So endowed, the new Land Cruiser’s acceleration is back in the hunt. Sixty mph is 9.4 seconds away, on par with the Range Rover 4.6HSE (9.2 seconds) and the Jeep Grand Cherokee Limited 5.2-liter (9.1 seconds). The Toyota will walk away from the four-wheel-drive Lincoln Navigator, at 10.3 seconds. The Grand Cherokee 5.9 Limited, at 7.0 seconds, will maul this Toyota, but we can’t think of an SUV it won’t slaughter at a stoplight.
Acceleration, however, is hardly this engine’s strongest suit. This may be the smoothest truck V-8 we’ve ever driven. It winds to its 5200-rpm redline almost without vibration, with the same delectably crisp whine of the Lexus LS400’s V-8—the engine that spawned this truck version.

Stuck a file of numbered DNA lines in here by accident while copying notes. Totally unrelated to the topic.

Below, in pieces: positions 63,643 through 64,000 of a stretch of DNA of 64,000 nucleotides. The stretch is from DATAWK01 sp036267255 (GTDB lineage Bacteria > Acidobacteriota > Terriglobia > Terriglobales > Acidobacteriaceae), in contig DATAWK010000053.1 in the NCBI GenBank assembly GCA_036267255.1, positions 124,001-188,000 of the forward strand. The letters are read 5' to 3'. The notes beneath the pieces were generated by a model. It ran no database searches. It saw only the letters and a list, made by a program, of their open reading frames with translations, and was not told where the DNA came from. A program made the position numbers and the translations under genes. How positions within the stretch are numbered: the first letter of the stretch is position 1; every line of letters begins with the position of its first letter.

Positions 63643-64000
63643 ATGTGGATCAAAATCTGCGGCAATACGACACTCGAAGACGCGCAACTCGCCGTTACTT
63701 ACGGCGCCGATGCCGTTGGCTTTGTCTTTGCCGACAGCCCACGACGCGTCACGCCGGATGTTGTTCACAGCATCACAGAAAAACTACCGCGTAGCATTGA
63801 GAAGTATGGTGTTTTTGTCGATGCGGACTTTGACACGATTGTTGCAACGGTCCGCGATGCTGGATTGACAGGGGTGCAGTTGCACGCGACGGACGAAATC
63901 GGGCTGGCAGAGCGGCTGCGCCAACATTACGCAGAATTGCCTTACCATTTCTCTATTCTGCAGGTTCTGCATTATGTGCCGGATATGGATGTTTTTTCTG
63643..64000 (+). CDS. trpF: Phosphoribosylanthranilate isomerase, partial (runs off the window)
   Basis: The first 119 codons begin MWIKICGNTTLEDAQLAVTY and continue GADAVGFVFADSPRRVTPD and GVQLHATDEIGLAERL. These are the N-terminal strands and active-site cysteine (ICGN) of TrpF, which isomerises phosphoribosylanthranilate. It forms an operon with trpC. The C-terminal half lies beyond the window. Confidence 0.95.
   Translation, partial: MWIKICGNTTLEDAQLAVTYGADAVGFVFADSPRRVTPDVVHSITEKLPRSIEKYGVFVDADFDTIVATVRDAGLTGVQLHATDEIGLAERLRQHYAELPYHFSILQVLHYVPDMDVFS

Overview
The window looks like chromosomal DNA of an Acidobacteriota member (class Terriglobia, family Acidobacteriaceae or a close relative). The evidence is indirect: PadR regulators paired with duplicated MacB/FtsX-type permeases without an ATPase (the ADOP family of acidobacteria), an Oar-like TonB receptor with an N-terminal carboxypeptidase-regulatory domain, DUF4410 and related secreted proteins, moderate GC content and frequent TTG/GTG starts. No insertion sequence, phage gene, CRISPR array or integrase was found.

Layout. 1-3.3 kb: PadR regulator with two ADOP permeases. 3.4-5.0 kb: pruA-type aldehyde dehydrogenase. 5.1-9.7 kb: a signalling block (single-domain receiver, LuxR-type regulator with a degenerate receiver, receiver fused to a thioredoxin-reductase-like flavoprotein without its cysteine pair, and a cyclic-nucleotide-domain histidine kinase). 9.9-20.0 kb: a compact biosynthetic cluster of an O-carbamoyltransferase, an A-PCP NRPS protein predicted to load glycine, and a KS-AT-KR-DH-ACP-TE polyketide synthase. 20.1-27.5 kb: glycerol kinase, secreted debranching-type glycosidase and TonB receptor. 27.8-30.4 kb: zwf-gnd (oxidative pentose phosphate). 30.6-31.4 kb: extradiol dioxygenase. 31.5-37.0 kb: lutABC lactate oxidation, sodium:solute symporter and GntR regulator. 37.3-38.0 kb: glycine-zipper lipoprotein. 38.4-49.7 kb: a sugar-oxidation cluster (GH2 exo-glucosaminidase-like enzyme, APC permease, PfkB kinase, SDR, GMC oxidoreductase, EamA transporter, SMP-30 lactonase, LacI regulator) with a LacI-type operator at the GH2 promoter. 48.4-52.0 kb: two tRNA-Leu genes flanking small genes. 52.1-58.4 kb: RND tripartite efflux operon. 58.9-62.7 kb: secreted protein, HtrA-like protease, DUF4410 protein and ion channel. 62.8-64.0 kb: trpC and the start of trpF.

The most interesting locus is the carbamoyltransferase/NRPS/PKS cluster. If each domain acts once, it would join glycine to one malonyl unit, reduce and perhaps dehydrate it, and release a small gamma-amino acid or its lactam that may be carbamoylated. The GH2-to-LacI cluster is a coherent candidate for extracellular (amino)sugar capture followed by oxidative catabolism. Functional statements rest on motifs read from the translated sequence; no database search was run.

The standard Toyota four-speed automatic is as familiar as bar soap. Its shifts are so seamless that you don’t notice them unless you hear the change in engine pitch. A “power” button on the console orders more aggressive upshifts and downshifts. We’ve always thought the transmission should do this automatically in response to throttle application. There’s also a second-gear start mode for better winter and mud traction (selected by another console button), which strikes us as superfluous on a wagon with full-time fourwheel drive—the only way the Land Cruiser is equipped. These are minor quibbles about a polished driveline that otherwise makes this Toyota feel expensive.